The TSB report will focus on possible human error, the tankers and the brake system used on the train that derailed in Lac-Mégantic in July 2013. Sûreté du Québec
The Transportation Safety Board's report into the deadly train derailment in Lac-Mégantic, Que., in 2013 calls for additional safety measures to prevent runaway trains, as well as more thorough audits of safety management systems.
The report left no doubt about problems with the train's owner — Montreal, Maine and Atlantic (MMA).
"The TSB found MMA was a company with a weak safety culture that did not have a functioning safety management system to manage risks," the agency said in a release.
The report says railway rules require hand brakes alone to be capable of holding a train, but air brakes were left on during the hand brake test the night of the disaster.
"Without enough force from hand brakes, the train began rolling forward downhill toward Lac-Mégantic, just over seven miles [about 11 km] away."
Among the problems identified at MMA were gaps in training, employee monitoring and maintenance practices.
The report also found that Transport Canada did not audit MMA often and thoroughly enough to ensure safety procedures were being followed.
18 factors contributed to disaster
In all, the TSB found 18 factors that contributed to the accident.
"Take any one of them out of the equation, and this accident might have not happened," said Jean Laporte, TSB chief operating officer.
MMA, however, did not effectively manage risk and it cut corners when it came to safety, the TSB reports.
While MMA had certain safety processes in place and had developed a safety management system in 2002,
the company did not begin implementing it until 2010.
That program, however, did little to identify hazards and mitigate risks, the report says.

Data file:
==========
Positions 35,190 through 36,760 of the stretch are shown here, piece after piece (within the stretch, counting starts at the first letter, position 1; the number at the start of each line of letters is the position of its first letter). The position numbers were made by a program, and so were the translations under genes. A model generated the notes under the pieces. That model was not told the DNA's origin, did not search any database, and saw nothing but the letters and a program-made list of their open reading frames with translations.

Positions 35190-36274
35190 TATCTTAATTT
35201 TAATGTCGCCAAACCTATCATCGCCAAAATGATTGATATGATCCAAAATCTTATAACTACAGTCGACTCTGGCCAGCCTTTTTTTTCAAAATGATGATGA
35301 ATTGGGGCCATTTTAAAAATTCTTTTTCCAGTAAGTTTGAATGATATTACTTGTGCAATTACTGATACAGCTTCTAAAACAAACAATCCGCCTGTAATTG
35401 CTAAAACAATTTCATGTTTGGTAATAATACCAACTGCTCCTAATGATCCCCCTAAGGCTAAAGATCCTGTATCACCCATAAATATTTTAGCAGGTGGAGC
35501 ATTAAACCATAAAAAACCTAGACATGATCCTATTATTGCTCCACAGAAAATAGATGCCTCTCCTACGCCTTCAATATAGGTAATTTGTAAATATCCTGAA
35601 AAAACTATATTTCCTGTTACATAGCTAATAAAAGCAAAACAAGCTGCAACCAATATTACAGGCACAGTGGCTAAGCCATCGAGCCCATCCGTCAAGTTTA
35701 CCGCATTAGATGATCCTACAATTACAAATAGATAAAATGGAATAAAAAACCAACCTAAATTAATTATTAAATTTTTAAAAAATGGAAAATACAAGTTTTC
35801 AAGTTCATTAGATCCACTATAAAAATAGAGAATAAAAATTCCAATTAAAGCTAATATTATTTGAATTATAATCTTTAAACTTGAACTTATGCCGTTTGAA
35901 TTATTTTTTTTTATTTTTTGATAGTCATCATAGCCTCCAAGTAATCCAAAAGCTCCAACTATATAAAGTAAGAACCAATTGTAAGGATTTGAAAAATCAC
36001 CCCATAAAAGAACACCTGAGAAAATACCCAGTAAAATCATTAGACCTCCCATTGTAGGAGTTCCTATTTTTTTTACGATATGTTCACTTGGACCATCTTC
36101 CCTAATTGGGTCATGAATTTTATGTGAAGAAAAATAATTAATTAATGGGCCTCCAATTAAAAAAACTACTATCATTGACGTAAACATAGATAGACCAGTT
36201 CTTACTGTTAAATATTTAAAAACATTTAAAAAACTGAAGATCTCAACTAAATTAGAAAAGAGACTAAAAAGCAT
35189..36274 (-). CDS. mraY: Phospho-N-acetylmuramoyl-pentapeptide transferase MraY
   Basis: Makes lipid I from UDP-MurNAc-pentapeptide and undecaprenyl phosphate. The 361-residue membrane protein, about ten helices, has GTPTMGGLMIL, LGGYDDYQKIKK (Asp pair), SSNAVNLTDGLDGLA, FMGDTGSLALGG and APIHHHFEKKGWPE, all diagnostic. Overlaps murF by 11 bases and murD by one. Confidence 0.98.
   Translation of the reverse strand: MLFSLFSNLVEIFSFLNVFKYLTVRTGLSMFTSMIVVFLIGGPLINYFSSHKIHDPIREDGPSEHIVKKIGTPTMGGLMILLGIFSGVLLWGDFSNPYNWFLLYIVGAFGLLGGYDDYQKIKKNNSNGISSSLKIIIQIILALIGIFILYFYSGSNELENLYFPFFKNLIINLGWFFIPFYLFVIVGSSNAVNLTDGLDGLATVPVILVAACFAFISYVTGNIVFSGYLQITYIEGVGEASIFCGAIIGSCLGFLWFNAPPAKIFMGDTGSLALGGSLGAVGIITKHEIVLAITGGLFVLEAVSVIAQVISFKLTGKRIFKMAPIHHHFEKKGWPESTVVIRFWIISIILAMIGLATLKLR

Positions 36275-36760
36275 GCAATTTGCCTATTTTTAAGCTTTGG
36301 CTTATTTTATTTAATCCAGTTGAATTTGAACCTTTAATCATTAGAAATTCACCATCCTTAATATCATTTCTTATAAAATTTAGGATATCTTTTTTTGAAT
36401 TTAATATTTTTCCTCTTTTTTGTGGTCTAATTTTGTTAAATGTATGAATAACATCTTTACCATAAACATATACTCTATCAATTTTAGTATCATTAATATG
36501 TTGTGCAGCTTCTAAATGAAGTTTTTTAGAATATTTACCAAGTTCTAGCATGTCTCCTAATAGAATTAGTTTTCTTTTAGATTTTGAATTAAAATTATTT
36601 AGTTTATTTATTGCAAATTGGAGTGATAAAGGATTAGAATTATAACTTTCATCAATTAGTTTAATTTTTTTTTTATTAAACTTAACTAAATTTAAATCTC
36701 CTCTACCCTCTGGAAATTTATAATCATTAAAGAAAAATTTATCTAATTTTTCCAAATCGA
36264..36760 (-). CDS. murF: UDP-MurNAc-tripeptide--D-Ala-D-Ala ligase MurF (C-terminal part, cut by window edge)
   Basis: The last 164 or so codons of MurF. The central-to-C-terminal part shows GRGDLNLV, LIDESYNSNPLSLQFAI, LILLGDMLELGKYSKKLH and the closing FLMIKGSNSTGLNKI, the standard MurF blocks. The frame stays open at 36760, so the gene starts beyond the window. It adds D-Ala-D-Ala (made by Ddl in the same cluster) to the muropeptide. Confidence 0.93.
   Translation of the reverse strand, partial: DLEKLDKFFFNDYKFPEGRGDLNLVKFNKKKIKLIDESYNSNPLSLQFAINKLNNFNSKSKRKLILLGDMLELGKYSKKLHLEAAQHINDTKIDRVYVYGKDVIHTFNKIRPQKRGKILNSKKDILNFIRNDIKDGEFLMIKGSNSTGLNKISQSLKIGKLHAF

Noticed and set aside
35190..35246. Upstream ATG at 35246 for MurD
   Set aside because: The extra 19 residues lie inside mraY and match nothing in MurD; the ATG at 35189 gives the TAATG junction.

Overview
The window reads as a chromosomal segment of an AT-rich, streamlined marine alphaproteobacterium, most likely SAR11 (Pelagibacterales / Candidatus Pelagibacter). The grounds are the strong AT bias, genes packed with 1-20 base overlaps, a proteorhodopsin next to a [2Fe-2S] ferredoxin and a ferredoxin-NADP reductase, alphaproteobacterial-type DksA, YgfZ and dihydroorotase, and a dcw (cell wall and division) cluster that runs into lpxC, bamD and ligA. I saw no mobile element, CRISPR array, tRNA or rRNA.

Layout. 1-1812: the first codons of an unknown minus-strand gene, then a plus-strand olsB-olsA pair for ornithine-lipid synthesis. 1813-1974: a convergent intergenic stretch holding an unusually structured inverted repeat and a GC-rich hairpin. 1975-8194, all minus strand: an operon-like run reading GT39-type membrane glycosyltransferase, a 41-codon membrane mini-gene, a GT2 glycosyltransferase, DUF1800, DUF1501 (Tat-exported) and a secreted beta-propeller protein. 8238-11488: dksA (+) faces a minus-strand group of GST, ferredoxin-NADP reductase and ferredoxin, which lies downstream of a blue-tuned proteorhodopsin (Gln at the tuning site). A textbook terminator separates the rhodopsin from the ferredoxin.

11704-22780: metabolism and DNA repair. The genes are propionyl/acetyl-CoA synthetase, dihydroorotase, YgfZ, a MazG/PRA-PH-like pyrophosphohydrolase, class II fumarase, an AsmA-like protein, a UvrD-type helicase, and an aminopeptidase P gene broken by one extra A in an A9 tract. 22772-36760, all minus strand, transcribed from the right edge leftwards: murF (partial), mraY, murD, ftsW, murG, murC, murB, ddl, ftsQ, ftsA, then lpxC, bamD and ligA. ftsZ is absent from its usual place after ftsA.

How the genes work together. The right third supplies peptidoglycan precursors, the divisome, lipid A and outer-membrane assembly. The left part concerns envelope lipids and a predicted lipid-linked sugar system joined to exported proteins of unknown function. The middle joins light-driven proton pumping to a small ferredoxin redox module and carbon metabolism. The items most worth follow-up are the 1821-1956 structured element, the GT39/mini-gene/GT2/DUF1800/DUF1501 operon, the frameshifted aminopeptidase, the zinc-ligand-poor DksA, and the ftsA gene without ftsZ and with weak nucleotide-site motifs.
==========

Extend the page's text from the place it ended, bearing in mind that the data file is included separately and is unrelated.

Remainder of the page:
MMA also did not consistently comply with a Transport Canada requirement that has each railway determine the methods for training and requalification of employees every three years.
But some residents of Lac-Mégantic say they’re not sure the answers in the report will satisfy people in the community who are still grieving, many of whom want to see Transport Canada found responsible.
Marilaine Savard, who helped create a Lac-Mégantic group for citizens, said there's a sense that the government is partly to blame for the disaster.
"We feel that these people are never going to admit their share of responsibility," she said.
The aim of the TSB report is not to assign blame for the disaster. The agency’s mandate is to look for ways to prevent a similar accident.
In January, the TSB made urgent recommendations to revise the way materials such as crude oil are carried by rail, including tougher standards for the DOT-111 rail cars — the tankers involved in the Lac-Mégantic derailment— that are widely used in the oil-by-rail industry.
The recommendations were announced in response to "three critical weaknesses" the agency said it discovered in the rail system during its investigation.
Transport Canada has already made changes based on the TSB findings, including a new requirement that emergency response plans be prepared for all crude oil, gasoline, diesel, aviation fuel, and ethanol rail transportation.
The TSB report is expected to focus on possible human error, the tankers that were transporting the volatile crude oil and the brake system used on the train.
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